Heavenly Delusion doesn’t start with any stern narration of the current political or ecological state of this world. In fact, it hardly has any infodumps at all. The exposition is flawlessly weaved into dialogue that feels natural and in rhythm with the story. No, we’re tossed right into the thick of things, at a strange white facility for kids who may have latent (or yet to awaken) skills, taught by robots and embracing various hobbies.
It is safe, comfortable, and more than a little sterile. But one girl Mimihime seems to be attuned to something beyond, and her friend Tokio’s tablet briefly glitches with the question “Do you want to go outside of the outside?” I couldn’t help but think of The Promised Neverland with this setting, and The Matrix’s invitation to both Neo and the viewer to Go Down the Rabbit Hole.
The other side of this world’s coin is the majority of the world, which seems to be in a state of post-apocalypse, recent enough that adults chide children for having never lived in the “before.” Kikuru (Senbongi Sayaka, fresh off what should be an award-winning performance as Princess Anisphia) is a strong, capable young woman serving as a bodyguard for Maru, a kid who wouldn’t look out of place in the facility.
Just watching Kukuru and Maru trudge through the twisted, rusty remains of civilization is a delight…until of course they find the corpses of a couple in their bed. But Production I.G. gives the entire episode the quality and style of animation you’d normally see in high-tier feature films. It is a gorgeous show, and the direction, lighting, and camerawork all excels.
Kikuru and Maru make an immediately rootable pair, especially when three old farts are hoping to take them to “heaven”. Fortunately, they have quite a trump card in the “Kiku-Beam”, as Kikuru calls it. While it looks like a kid’s toy gun, the thing fires a lethal, white-hot particle beam that melts anything in its path. Maru also shows of some really slick combat moves.
Thankfully, things don’t get out of hand, and the would-be bandits/rapists take Kikuru and Maru to their camp peacefully. Kikuru is even able to trick them into letting her charge the battery for her laser gun. There’s a sense that as desperate and horrible as conditions are for people, there’s still an unwritten code that most humans follow. That said, Kukuru is tough as nails, and implies there are far worse humans out there they need to watch out for.
Kikuru is looking for two people: someone named Inazaku Robin, and an old man whose name she doesn’t say. But she’s also looking for a place she knows only as “Heaven.” Heaven is different for everyone, both spiritually and literally, but there’s definitely a heavenly vibe to the facility where those school kids live. Tokio asks the director (who is quick to offer sleeping drugs) if there really is an Outside. The director doesn’t lie, and says there is indeed.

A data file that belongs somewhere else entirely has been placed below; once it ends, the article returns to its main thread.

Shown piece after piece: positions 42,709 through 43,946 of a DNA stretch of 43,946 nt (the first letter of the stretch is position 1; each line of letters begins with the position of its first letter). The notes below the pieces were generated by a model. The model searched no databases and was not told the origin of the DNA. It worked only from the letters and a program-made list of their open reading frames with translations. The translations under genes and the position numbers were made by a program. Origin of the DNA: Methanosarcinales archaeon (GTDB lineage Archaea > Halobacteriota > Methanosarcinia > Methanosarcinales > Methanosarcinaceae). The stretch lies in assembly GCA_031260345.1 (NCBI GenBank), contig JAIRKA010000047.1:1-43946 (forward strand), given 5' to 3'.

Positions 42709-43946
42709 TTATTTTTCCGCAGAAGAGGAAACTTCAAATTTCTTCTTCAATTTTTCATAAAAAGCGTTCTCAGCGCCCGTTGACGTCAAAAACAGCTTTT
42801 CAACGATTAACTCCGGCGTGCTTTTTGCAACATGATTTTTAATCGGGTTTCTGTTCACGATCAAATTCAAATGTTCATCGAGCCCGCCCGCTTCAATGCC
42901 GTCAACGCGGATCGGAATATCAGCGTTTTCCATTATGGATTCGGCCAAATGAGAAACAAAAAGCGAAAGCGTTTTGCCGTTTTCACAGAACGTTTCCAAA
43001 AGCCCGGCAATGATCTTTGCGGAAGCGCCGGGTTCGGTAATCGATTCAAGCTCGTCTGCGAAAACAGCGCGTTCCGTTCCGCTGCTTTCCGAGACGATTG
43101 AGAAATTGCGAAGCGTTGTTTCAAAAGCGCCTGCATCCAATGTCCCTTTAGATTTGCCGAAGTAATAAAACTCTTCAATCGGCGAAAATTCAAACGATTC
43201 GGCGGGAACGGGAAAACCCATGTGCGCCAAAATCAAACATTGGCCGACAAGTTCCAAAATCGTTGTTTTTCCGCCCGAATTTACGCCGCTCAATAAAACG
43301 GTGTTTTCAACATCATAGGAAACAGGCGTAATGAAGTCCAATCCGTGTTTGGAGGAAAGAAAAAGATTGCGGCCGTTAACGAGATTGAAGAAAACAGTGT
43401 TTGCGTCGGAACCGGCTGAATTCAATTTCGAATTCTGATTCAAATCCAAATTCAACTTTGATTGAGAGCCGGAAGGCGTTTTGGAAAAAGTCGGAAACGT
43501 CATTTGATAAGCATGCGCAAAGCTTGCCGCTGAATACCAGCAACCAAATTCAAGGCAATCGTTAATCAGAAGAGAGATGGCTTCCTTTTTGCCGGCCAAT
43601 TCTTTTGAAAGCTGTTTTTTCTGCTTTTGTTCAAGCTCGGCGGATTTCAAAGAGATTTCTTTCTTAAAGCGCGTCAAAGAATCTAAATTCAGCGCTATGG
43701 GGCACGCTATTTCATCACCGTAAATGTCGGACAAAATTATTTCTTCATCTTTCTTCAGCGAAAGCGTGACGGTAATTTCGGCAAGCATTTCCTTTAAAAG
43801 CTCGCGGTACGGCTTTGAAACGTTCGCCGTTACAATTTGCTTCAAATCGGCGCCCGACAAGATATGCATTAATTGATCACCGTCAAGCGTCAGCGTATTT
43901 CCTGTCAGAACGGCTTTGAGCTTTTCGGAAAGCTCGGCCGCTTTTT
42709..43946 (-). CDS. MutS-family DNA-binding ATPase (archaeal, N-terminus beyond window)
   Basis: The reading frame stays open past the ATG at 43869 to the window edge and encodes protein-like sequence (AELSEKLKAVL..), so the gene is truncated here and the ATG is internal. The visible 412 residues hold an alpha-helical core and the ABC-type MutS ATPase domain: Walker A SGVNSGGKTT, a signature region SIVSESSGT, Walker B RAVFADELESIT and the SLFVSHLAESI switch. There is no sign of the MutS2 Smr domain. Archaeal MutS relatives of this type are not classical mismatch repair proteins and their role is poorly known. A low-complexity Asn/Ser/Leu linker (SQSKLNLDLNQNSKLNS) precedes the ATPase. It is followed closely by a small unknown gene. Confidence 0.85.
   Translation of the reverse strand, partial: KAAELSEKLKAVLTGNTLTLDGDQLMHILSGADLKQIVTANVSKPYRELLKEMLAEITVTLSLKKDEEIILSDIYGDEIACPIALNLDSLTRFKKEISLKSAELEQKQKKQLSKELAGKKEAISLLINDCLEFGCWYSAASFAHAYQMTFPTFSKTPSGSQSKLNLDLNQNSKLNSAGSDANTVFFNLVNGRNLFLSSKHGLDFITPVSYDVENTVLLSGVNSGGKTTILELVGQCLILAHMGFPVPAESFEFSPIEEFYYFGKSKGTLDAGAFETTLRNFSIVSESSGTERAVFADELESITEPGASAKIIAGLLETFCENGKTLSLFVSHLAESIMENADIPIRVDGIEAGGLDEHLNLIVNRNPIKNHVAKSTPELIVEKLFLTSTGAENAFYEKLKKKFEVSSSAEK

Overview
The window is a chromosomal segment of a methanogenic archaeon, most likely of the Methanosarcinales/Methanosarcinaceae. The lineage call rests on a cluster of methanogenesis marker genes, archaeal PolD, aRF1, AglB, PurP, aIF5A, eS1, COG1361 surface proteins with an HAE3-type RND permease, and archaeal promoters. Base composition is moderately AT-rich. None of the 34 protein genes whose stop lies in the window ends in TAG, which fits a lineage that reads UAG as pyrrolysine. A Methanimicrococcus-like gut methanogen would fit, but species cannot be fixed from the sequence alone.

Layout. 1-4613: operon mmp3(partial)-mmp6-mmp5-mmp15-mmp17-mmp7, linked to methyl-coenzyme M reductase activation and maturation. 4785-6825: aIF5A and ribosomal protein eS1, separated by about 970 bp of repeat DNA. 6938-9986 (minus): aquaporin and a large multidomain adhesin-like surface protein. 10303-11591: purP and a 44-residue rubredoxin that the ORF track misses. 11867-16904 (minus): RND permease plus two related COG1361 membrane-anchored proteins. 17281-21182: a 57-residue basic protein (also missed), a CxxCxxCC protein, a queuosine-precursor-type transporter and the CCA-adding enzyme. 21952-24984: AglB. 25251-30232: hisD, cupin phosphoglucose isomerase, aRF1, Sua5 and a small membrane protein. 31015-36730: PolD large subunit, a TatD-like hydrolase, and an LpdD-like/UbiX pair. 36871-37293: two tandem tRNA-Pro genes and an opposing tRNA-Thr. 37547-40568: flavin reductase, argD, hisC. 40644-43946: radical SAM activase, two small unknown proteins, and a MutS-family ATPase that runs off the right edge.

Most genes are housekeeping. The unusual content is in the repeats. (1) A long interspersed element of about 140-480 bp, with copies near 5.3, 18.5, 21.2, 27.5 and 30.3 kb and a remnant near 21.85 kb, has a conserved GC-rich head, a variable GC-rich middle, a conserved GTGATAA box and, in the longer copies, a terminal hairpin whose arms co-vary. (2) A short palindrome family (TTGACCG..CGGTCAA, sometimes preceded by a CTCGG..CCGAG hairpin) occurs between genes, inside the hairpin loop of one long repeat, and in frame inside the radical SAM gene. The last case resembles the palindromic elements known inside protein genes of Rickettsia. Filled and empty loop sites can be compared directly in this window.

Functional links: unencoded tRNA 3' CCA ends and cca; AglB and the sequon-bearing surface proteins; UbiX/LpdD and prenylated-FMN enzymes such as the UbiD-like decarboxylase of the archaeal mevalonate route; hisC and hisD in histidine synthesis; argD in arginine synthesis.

On their way to the next place that could be Heaven, Kiruko and Maru end up finding a habited and functioning inn; something that would have been ubiquitous in the before times but is clearly a lavish luxury today. Its keeper catches Kiruko trying to kiss her reflection; we also see scars covering her body, providing visual bonafides of her badass-ness, past trauma…or both.
When Kiruko spots a gun bag on the wall, the innkeeper says it’s for hunting monsters, and then starts acting very suspicious when Kiruko talks about monsters. There’s a wonderful sense of tension and dread in these moments, otherwise filmed in an idyllic household scene.
Kiruko and Maru are given a little more depth to their whole deal with the innkeeper teases them about the dangers of incest. Kiruko (who is ~20) assures her that Maru (~16) is nothing but her mission. This seems to anger Maru as he pushes his futon further away than she set it up that night, then instantly falls asleep.
While they were both exhausted enough from their travels to plausibly pass the ef out as soon as their heads hit the pillow, part of me wonders (dreads, really) if they were drugged so that the gun-toting innkeeper can appease the giant winged eldritch monster with their meat.
However this plays out, it’s a hell of a stinger for the next episode. The director of “Heaven” isn’t wrong about the outside being a kind of hell by comparison. But it’s also a place of freedom, where that facility looks like a bastion of control and potential for abuse. It seems inevitable for the heaven and hell of this world to bleed into one another before long.